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Wednesday, May 29, 2024 | Back issues
Courthouse News Service Courthouse News Service

French Back in Streets to Protest Pension Reforms, but Strikes Wane

Tens of thousands of protesters returned to the streets in France on Friday to express their anger over proposals to overhaul the country's pension system, but there are signs long-running strikes are waning.

(CN) – Tens of thousands of protesters returned to the streets in France on Friday to express their anger over proposals to overhaul the country's pension system, but there are signs long-running strikes are waning.

This is the longest period of strikes by trade unions in France's recent history. The strikes began on Dec. 5 and Friday marked the 51st day of action and the seventh day of mass protests.

But the drive behind the strikes may be weakening after French Prime Minister Édouard Philippe last week agreed to consider not raising the retirement age from 62 to 64. Raising the age of retirement was a major bone of contention for France's largest trade union, the French Democratic Confederation of Labor.

Friday's protests were led by hard-line, left-wing trade unions and coincided with a meeting of Philippe and cabinet ministers to adopt the proposed legislation.

The government wants to replace France’s system of 42 pension regimes with a single, points-based one. Philippe aims to get France’s parliament, the National Assembly, to pass legislation overhauling the system before summer. The National Assembly is expected to begin debates on the reforms on Feb. 17.

The strikes are led by the left-wing General Confederation of Labor, a union formerly affiliated with the Communist Party and known by its French initials CGT. It wants the pension overhaul to be scrapped, arguing that it will make workers poorer and work longer.

France's pension system rewards many public workers with generous early retirement for physically and mentally demanding work. Among those who feel they stand to lose a lot under the proposed changes are teachers, train workers, sailors, miners and ballet dancers.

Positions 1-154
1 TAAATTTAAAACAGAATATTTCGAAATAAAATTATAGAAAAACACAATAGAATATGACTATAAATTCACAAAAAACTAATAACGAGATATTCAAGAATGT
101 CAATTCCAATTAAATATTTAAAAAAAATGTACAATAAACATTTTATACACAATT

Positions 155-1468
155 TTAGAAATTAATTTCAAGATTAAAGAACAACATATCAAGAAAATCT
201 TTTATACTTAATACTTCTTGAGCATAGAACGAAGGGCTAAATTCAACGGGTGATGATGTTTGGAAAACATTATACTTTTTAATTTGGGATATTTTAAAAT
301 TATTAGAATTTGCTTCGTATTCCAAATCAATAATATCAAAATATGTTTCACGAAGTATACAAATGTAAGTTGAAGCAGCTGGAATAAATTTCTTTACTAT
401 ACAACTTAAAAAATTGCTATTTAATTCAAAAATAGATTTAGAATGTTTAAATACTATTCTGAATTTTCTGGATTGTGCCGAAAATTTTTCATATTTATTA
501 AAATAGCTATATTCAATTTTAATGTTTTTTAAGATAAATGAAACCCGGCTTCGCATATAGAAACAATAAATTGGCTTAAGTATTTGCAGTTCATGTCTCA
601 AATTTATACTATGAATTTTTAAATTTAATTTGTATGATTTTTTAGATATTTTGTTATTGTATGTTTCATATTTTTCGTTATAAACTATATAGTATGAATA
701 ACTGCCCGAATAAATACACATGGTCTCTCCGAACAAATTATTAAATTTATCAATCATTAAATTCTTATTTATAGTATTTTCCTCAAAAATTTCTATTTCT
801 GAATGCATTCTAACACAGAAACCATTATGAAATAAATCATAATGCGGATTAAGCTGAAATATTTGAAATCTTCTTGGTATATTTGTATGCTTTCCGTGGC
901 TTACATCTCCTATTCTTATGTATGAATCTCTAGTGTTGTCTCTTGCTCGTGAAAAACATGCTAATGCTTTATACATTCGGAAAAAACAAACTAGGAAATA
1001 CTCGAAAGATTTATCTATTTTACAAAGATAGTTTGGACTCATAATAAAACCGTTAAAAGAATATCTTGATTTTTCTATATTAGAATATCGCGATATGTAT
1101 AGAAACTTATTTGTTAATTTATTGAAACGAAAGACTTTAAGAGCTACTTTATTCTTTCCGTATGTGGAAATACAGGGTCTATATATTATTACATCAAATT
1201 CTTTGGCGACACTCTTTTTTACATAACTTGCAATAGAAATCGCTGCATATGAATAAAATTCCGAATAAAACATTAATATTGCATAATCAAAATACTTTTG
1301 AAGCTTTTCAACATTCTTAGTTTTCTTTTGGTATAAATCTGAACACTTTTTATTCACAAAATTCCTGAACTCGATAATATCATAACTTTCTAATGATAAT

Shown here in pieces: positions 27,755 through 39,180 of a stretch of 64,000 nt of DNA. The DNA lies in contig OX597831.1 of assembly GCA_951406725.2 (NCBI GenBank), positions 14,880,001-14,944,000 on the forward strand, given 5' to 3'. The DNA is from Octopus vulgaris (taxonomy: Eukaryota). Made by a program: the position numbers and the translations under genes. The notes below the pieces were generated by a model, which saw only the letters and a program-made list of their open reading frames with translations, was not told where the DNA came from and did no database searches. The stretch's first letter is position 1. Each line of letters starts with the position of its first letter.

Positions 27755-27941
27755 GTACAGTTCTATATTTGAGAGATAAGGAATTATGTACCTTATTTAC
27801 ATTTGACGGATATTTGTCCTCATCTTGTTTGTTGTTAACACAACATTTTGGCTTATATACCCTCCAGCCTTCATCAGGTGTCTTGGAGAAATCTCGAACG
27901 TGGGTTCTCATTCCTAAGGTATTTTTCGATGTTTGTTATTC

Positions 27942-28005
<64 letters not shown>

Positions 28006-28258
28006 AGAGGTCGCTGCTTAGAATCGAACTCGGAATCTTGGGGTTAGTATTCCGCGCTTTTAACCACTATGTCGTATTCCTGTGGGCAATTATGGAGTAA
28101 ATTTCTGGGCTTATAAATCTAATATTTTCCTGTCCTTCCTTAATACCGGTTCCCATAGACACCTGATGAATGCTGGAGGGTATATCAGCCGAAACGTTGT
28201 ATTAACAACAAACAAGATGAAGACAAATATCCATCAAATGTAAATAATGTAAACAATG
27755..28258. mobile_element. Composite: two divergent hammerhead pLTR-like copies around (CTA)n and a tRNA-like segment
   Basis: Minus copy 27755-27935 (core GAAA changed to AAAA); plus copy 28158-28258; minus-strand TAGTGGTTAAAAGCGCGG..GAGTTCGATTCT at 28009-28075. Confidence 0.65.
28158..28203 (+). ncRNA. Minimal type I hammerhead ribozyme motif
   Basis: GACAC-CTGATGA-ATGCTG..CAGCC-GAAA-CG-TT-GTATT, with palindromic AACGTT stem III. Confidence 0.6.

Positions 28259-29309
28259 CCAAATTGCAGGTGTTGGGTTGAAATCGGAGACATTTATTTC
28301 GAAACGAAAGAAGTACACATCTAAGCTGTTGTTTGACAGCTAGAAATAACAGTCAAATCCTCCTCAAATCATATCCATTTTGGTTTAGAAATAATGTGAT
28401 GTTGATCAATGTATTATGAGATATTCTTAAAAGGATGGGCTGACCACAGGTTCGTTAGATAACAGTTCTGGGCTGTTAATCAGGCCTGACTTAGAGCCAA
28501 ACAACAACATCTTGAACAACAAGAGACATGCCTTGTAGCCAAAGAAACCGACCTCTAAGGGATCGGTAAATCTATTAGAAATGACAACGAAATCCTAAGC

So far, the strikes have mostly affected trains and subways in Paris. Once again on Friday, many trains and subways were not running. But earlier this week Paris' transportation system had returned mostly to normal, a sign these historic strikes may be running out of steam. The strikes have taken a financial toll on many workers. With large-scale strikes seeming to peter out, unions have begun to turn to wildcat actions, including power cuts.

For now, though, the CGT and other unions say they are determined to keep striking indefinitely.

“Our determination remains intact,” Yves Veyrier, head of the Force Ouvrière union, told reporters, according to France 24, a news broadcaster. “We have weeks, months, of protest ahead of us.”

Opposition to the reforms is strong throughout France with polls showing a majority of French calling on the government to withdraw the proposals.

But French President Emmanuel Macron has made pension reform a priority. Macron, a pro-business president and former investment banker, says his proposals will make France more competitive and business-friendly while also making pensions fairer.

Macron’s government says the changes are also necessary to make sure France’s pension system does not run up large deficits. Macron and his supporters have cited a government estimate that predicts France will face deficits of $8.7 billion to $18.9 billion by 2025 from pension payouts if nothing is done.

But this scenario — often touted by Macron’s government and the media — is just one of several forecast by an independent government council studying France’s retirement system, the Conseil d’Orientation des Retraites.

Under other scenarios, the council forecasts that pension deficits will actually shrink by more than $5 billion by 2030. In fact, the council has found that the cost of pensions has stabilized and it said its worst-case scenario was related to cuts the government has made to state-funded pension regimes — precisely those pension schemes now under attack.

Raising the age of retirement to 64 was meant to provide the cost savings the government says will be necessary to keep the pension system from running up deficits.

With that proposal off the table, Philippe has given union leaders and employers until the end of April to come up with new funding sources to keep the pensions system balanced by 2027 without cutting pensions or increasing labor costs. If an agreement cannot be reached, the government may seek once again to raise the age of retirement.

(Courthouse News reporter Cain Burdeau is based in the European Union.)

Follow @cainburdeau
Categories / Employment, Government, International

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